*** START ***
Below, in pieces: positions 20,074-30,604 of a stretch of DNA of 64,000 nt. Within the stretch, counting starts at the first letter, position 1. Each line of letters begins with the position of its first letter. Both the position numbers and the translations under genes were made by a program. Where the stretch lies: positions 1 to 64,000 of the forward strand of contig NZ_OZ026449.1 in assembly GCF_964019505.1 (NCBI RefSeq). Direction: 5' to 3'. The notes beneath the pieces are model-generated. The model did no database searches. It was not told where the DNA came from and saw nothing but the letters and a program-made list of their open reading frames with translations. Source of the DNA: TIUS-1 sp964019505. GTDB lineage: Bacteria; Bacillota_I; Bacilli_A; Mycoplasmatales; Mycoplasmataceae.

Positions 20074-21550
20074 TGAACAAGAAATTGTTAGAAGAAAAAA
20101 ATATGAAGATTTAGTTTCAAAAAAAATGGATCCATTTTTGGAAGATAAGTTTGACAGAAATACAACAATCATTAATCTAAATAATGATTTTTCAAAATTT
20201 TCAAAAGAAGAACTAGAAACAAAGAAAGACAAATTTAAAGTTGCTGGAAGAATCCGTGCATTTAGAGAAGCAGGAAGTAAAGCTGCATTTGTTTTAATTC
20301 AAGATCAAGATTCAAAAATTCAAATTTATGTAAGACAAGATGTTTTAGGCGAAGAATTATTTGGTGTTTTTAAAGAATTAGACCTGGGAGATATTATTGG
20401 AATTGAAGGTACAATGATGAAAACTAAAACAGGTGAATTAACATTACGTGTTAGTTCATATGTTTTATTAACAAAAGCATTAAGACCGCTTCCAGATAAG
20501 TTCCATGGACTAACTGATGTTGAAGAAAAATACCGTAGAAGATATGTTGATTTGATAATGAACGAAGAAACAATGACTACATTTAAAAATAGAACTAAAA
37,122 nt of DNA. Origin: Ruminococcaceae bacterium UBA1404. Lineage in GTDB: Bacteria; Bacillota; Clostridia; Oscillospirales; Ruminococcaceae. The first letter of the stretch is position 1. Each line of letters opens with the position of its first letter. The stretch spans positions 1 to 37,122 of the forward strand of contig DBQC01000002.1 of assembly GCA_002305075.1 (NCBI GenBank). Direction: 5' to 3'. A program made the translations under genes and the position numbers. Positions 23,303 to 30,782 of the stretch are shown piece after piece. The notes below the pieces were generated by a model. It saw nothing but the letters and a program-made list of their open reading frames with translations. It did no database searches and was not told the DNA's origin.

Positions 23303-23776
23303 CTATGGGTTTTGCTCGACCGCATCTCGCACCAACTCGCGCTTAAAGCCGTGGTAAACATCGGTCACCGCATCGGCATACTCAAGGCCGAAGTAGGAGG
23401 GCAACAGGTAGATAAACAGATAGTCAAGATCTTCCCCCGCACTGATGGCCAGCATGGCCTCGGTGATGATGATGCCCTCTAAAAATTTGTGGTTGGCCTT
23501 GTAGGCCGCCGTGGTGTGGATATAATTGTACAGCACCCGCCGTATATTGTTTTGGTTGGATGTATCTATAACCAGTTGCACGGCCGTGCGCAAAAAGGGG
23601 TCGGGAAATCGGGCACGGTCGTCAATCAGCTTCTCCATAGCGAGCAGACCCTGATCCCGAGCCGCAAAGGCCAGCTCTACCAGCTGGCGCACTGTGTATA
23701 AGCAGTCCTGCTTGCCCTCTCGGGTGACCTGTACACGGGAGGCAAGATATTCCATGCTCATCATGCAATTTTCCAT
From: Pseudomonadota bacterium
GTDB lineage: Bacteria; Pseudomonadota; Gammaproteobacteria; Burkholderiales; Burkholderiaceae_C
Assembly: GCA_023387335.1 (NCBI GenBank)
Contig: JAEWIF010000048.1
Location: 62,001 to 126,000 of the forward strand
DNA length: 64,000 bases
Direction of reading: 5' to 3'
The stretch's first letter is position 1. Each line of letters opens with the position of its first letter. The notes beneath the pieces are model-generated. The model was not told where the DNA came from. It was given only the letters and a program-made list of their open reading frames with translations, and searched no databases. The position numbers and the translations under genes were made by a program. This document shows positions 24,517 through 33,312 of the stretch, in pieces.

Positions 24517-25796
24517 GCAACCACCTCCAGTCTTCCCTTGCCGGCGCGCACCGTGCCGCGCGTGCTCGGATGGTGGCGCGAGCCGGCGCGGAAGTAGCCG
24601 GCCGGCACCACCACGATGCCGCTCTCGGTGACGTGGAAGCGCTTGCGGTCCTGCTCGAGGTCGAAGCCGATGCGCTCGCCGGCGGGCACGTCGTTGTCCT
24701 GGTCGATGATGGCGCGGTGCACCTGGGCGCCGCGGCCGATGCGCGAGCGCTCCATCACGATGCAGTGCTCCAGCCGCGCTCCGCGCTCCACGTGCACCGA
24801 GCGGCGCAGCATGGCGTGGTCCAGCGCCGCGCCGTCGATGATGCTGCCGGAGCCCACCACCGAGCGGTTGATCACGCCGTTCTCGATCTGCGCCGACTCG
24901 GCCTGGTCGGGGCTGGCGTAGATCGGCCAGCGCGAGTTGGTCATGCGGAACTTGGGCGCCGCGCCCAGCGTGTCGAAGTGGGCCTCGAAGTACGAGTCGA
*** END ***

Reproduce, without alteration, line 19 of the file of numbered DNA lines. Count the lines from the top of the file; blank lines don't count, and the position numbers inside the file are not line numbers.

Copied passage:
Contig: JAEWIF010000048.1